What Is the Lunatic Fringe (of Technology)?

  1. Technology developers and promoters with seemingly far-out ideas about what a proposed new technology can do.
  2. Technology developers with actual products based on far-out ideas.
  3. Non-mainstream technology users and customers using the technology in ways undreamed of by its original developers.
  4. Customers willing to try and even buy almost any new technology to evaluate for possible use for future organizational needs.
  5. Customers with very real problems which do not have acceptable off-the-shelf solutions and for which some new technology seems as if it can be used to creatively cobble together a solution.
  1. Have real problems to solve which are really hard problems, not amenable to off-the-shelf solutions.
  2. Aggressive problem solvers. Moving fast, need solutions fast.
  3. Willing to build their own solutions, given basic off-the-shelf building blocks of the new technology.
  4. Really sharp individuals. Near-geniuses, at a minimum, at least in their particular area of expertise. Dull pencil-pushers and other lightweights need not apply.
  5. Documentation? Little or even none available, but none really needed since they are capable of figuring it out on their own.
  6. Specifications? Not required, but if available, they will be voraciously devoured and any mistakes or gaps will be picked apart mercilessly.
  7. Source code and schematic and circuit diagrams for hardware? Ditto — not mandatory, but very helpful and productive if provided. Digested voraciously and mercilessly. No source code or schematics? No problem — ever hear of reverse engineering — a piece of cake for hard-core lunatic fringe folks! Open source is a big win.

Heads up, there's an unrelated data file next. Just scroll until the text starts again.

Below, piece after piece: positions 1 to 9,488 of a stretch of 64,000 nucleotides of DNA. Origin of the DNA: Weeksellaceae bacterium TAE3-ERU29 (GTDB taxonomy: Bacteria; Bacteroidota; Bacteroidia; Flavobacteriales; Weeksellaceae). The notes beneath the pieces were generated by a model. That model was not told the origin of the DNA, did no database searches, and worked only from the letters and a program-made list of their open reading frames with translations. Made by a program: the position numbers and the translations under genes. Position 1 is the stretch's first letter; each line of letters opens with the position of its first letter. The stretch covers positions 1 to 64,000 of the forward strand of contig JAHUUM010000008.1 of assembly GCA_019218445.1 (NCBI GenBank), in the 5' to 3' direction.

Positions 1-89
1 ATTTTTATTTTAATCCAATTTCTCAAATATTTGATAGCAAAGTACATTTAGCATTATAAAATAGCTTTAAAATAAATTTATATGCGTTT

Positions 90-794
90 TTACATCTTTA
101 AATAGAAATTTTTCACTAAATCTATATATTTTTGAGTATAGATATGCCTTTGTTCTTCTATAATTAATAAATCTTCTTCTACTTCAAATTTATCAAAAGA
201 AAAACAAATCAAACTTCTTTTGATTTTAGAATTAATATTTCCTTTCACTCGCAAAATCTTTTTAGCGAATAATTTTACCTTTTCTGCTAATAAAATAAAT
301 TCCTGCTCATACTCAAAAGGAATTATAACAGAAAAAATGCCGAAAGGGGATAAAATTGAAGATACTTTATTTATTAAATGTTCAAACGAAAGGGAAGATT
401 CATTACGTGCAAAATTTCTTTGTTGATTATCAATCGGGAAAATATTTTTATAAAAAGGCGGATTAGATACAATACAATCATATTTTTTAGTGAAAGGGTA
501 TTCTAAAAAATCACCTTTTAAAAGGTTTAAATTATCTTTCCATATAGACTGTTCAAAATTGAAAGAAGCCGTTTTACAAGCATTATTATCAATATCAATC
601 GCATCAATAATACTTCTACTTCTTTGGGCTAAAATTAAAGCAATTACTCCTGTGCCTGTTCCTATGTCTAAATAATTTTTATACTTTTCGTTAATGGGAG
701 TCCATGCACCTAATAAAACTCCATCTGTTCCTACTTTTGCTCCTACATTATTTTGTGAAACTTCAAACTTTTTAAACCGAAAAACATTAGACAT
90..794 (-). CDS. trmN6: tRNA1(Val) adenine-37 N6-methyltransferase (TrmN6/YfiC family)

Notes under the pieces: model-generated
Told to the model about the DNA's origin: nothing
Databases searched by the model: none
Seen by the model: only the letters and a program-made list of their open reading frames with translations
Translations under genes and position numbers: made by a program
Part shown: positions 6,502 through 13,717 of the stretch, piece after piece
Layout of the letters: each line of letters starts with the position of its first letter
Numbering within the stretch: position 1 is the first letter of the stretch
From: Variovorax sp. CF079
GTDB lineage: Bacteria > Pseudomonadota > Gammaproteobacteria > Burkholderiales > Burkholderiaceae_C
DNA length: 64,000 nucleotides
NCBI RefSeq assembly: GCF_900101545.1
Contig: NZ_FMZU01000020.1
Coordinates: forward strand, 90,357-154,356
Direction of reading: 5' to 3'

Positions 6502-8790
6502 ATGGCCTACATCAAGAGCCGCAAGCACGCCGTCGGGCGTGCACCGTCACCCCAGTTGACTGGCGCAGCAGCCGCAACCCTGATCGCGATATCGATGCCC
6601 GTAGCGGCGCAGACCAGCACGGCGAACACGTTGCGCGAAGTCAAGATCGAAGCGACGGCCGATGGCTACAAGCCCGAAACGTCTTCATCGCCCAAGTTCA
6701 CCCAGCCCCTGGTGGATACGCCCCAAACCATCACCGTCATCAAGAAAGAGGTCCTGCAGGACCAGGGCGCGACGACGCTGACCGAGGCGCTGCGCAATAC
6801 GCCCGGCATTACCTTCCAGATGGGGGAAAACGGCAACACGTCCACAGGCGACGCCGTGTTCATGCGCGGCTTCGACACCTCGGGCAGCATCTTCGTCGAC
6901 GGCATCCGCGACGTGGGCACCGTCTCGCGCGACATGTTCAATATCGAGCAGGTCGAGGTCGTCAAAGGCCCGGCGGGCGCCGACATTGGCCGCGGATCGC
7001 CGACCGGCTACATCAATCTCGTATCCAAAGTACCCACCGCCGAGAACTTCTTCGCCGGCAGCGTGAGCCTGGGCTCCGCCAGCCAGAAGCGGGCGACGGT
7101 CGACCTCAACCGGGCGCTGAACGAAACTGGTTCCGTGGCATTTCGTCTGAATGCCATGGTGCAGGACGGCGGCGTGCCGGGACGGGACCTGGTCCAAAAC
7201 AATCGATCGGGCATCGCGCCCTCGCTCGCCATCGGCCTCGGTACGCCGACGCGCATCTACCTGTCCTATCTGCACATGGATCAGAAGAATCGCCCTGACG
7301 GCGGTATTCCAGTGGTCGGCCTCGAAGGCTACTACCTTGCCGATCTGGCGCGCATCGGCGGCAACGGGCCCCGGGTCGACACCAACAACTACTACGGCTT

8. Have budget flexibility to bring in new technologies well before they are ready to be fully justified in normal, longer-term budget cycles.
  9. Patient and tolerant of the roughness of early versions of new technologies.
  10. Impatient and anxious to help push for solutions to any problems they encounter. Commonly they solve problems on their own.
  11. Not willing to concede defeat when they encounter inevitable problems.
  12. Creative. Able to come up with novel solutions.
  13. Undeterred and undaunted by… anything, including bugs, incomplete features, and missing features. Unlike their more mortal peers who get stuck and either need external assistance or give up and concede defeat.





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Jack Krupansky

Jack Krupansky

Freelance Consultant

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